Advanced technology, new strategies for better ID verification
Jul 29, 2013 Dave King
Since identity theft has become one of the most widespread crimes in the United States and abroad in recent years, businesses and regulators are beginning to adopt new technology to refine ID verification standards and protect consumers. Enterprises need to be the first line of defense against identity theft, as hackers and other criminals often target corporate systems to steal damaging information.
Business identity theft has also continued to rise, especially among smaller firms, which costs companies billions of dollars every years. Enterprise decision makers should consider implementing more advanced controls, as well as monitoring solutions and progressive ID verification standards to protect corporate financial information and data that could be used to steal the identities of customers.
Cloud computing enters the equation
Though many enterprises have yet to adopt cloud computing because of security concerns, some studies indicate that the technology is actually more secure than other types of infrastructure and storage solutions. Cloud Tweaks recently reported that the cloud is now becoming a tool with which regulators and businesses are using to reduce the rate of identity theft.
According to the news provider, roughly 600 million individuals have personal information stored in cloud environments, ranging from financial data to songs and other files. This is a clear indication that executives need to shift security strategies into digital formats, as the number of consumers using cloud computing will only continue to rise in the coming years.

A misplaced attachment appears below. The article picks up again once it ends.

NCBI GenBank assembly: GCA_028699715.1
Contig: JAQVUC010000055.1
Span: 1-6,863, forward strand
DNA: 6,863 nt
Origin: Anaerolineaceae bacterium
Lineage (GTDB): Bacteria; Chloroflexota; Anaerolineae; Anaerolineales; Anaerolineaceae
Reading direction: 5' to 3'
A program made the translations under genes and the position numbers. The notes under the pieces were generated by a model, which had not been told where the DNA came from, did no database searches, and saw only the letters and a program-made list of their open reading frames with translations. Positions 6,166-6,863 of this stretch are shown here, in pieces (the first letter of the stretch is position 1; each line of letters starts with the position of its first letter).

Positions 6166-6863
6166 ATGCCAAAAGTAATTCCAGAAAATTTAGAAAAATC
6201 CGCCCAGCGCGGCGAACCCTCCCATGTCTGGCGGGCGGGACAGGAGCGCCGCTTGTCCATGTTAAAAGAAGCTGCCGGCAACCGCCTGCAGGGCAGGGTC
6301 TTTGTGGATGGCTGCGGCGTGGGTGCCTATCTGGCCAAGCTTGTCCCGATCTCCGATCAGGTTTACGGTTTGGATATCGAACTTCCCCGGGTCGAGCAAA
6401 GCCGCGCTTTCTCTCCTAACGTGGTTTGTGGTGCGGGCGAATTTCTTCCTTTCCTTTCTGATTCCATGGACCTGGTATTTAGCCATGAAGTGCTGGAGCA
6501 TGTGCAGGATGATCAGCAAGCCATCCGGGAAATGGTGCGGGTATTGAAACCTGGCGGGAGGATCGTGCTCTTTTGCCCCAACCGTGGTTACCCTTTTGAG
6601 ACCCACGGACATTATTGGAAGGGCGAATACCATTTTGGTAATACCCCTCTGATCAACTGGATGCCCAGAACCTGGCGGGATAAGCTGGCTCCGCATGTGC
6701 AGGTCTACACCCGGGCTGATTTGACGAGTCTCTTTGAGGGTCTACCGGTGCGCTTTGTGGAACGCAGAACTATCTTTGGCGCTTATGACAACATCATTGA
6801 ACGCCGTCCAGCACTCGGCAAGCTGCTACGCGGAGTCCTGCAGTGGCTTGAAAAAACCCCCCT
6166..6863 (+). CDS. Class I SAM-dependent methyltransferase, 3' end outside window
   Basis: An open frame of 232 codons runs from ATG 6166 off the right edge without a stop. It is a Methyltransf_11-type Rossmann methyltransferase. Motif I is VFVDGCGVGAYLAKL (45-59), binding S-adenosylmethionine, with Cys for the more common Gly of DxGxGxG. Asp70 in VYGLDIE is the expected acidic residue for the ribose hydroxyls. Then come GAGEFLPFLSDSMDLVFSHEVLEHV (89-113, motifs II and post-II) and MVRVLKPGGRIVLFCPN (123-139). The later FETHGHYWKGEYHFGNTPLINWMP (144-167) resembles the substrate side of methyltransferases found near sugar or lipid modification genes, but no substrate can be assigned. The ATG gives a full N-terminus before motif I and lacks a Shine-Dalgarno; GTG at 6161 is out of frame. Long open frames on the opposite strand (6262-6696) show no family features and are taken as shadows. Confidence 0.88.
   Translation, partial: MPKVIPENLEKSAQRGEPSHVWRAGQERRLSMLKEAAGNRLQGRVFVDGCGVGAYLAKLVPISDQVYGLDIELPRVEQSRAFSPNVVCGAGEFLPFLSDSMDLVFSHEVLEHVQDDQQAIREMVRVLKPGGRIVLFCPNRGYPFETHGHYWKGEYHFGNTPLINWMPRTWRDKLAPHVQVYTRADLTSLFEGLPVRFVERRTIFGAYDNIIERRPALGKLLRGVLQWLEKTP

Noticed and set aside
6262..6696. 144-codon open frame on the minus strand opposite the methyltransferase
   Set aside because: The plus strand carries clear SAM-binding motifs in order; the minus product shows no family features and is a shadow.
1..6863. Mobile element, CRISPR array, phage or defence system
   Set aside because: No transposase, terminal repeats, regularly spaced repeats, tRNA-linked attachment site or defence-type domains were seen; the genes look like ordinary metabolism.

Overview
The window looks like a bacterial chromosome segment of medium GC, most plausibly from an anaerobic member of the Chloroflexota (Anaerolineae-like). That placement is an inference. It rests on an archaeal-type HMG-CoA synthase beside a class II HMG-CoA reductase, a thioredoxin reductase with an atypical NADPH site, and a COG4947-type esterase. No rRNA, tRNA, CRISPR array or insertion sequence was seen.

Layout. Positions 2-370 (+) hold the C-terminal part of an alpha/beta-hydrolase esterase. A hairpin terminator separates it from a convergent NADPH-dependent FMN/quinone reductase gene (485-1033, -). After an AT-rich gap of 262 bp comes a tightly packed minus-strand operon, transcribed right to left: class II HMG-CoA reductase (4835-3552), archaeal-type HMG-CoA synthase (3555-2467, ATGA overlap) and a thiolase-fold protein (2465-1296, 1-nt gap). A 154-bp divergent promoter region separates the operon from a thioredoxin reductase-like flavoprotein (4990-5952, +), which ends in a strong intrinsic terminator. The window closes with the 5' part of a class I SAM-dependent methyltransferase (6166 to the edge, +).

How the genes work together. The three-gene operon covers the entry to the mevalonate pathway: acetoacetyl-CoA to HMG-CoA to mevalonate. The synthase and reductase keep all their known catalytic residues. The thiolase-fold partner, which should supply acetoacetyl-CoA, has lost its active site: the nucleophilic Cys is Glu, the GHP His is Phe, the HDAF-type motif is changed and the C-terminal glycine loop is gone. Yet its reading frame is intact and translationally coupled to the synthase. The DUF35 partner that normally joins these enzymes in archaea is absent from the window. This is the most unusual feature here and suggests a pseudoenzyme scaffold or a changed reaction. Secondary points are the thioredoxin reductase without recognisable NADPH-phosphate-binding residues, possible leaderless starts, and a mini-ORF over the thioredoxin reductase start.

The source asserted that the move away from physical files and toward digitally stored information will reduce the rate of identity theft that stems from improperly disposed records. Studies indicate that stolen records that should have been shredded but were not are the biggest source of identity theft today.
Since digital formats make it more difficult for a criminal to access the information, especially when compared to stolen mail and garbage, enterprises can capitalize on the opportunity to electronically lock up all potentially damaging data. Cloud Tweaks explained that companies should immediately incorporate stringent encryption protocols to protect the information stored in cloud environments.
Finally, the news provider added that businesses should instruct consumers to never throw away documents that include sensitive information without destroying them first, and immediately contact authorities if it seems as though their identity has been stolen.
Corporate efforts, revisited
CNN Money recently reported that many businesses are launching stronger ID verification strategies to protect consumer identities, as well as their own data. According to the source, certain activists and advocates have found new ways to avoid identity theft, and are trying to spread the news around the enterprise sector to help defend against the crime.
For example, Beth Givens, a privacy activist who started the Privacy Rights Clearinghouse in 1992, publishes reports on abuses and potentially dangerous activities that could or already have led to instances of identity theft. The news provider noted that Givens is now running the California ID theft registry, which helps consumers clear their records and improve credit scores following victimization.